Dating salmon postcards Ontario adult chat
Add to that the nails which tell wood, treament, and other information, and toss in all date nails used in poles and other timbers, and the total number of different nails from this continent easily exceeds 3,500. When North American railroads began to experiment with treated ties in the second half of the 1800s, it was not known which chemicals, treament methods, or woods were most economical.They needed some method of keeping track of the lives of ties, so like their European counterparts, they decided to mark them. By the late 1800s American railroads settled on the use of date nails.Over that time, most adult populations have become smaller, up to 10 percent shorter in length, researchers found.The data also showed that the largest Chinook salmon – fish that can weigh almost as much as a person – were once commonplace but are now rare or nonexistent.
Although the study didn’t formally test why the largest Chinook salmon are disappearing, the authors – after considering other possibilities, such as climate change and competition between different species of salmon – believe growing populations of resident orcas in the salmon’s northern feeding ground are the most plausible cause.While efforts, such as dam removals, are underway to save threatened runs, some researchers have predicted that global warming and habitat loss will all but eradicate North American salmon south of Canada.So it may be no coincidence that southern resident killer whales – a distinct population from the northern resident whales that live off the coasts of Oregon, Washington and British Columbia – have dwindled to just several dozen animals and are listed as endangered.Authors of the , published in the journal Fish and Fisheries, suggest that increasing populations of northern resident orcas, or killer whales, are selectively eating the largest of the Chinook salmon, contributing to the fish’s shrinking average size.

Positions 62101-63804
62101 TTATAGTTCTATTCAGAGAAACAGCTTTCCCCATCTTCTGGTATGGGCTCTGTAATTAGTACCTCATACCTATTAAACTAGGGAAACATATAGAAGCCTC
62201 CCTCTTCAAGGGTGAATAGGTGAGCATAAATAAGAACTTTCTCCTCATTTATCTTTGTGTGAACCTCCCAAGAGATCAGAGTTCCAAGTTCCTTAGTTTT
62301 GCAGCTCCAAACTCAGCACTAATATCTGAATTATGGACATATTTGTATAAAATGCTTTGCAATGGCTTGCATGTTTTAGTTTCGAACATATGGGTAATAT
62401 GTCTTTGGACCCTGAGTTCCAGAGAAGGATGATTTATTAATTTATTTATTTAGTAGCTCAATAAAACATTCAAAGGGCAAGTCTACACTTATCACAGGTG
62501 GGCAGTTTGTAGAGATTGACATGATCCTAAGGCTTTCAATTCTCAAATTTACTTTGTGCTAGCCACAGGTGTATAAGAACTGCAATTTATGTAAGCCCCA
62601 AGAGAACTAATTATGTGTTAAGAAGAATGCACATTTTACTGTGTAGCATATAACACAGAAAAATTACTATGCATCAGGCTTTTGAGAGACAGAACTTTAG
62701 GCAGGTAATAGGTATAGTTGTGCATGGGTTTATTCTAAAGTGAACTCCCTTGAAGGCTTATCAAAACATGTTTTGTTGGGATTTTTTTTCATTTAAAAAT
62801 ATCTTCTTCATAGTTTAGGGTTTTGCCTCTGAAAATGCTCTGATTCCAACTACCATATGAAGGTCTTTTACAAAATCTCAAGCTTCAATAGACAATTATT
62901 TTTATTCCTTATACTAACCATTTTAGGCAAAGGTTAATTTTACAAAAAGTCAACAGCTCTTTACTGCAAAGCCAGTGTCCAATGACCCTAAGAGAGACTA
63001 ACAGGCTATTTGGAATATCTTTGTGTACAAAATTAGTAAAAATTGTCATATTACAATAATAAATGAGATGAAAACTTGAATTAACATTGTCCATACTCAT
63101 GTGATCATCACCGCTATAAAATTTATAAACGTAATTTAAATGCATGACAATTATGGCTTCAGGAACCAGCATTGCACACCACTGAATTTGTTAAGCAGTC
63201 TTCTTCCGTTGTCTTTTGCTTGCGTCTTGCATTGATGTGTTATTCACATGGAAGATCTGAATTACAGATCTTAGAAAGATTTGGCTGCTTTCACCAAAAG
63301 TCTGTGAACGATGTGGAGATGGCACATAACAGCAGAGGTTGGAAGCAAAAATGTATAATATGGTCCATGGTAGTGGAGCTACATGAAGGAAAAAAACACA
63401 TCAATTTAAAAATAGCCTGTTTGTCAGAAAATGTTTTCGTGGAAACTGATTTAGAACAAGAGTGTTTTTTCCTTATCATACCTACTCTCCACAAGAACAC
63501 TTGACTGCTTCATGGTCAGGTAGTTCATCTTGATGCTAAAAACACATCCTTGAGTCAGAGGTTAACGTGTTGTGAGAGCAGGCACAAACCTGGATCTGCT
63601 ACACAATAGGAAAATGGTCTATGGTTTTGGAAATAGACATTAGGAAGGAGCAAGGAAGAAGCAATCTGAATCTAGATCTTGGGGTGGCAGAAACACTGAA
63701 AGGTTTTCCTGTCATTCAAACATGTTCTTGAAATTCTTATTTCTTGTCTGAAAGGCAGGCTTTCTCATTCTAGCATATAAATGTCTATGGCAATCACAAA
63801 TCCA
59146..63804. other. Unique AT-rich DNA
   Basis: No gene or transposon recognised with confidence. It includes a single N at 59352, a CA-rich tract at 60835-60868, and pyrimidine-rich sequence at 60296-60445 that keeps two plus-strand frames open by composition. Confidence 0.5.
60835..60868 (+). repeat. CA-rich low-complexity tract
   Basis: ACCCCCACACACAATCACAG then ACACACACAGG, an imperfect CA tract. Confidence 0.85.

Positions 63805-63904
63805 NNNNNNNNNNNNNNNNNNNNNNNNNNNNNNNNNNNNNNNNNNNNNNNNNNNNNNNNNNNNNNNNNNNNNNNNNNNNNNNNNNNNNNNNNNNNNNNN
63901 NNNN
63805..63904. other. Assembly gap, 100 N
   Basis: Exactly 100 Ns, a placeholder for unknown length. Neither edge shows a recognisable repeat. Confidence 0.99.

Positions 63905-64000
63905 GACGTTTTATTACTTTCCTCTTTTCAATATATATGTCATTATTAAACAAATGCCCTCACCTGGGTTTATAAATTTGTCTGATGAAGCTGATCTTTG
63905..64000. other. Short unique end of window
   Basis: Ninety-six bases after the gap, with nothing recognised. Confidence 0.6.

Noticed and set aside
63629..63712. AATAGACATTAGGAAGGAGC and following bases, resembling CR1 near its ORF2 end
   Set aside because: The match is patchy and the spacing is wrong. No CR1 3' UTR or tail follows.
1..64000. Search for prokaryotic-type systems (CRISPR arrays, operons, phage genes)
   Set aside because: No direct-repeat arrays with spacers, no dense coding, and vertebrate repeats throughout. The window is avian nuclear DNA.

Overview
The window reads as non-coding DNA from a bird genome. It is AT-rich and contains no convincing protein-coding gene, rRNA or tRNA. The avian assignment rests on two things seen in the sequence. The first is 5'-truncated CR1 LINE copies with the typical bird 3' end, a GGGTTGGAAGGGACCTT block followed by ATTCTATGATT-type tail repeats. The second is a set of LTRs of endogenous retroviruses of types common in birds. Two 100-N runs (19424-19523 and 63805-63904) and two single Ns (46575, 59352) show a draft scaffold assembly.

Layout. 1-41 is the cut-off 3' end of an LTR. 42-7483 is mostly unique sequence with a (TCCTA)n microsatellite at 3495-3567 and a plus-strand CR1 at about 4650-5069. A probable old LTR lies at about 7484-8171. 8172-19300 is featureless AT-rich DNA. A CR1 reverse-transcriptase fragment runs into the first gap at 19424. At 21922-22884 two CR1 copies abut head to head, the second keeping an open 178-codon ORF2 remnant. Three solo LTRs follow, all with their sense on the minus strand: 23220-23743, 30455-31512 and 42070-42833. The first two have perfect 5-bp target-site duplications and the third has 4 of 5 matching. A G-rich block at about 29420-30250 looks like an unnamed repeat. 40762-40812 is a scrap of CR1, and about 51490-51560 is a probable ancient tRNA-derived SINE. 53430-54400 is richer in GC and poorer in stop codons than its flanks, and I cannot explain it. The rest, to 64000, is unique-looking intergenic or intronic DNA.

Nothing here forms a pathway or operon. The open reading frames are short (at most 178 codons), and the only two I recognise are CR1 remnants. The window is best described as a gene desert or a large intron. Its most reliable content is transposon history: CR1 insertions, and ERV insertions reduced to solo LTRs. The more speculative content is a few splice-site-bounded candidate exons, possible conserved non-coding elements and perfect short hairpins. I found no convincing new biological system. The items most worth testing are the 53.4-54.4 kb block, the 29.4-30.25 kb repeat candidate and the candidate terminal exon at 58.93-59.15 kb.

million Chinook salmon dating back 40 years, from the waters off California to Alaska.Often, salmon fishers – both commercial and recreational – have been blamed.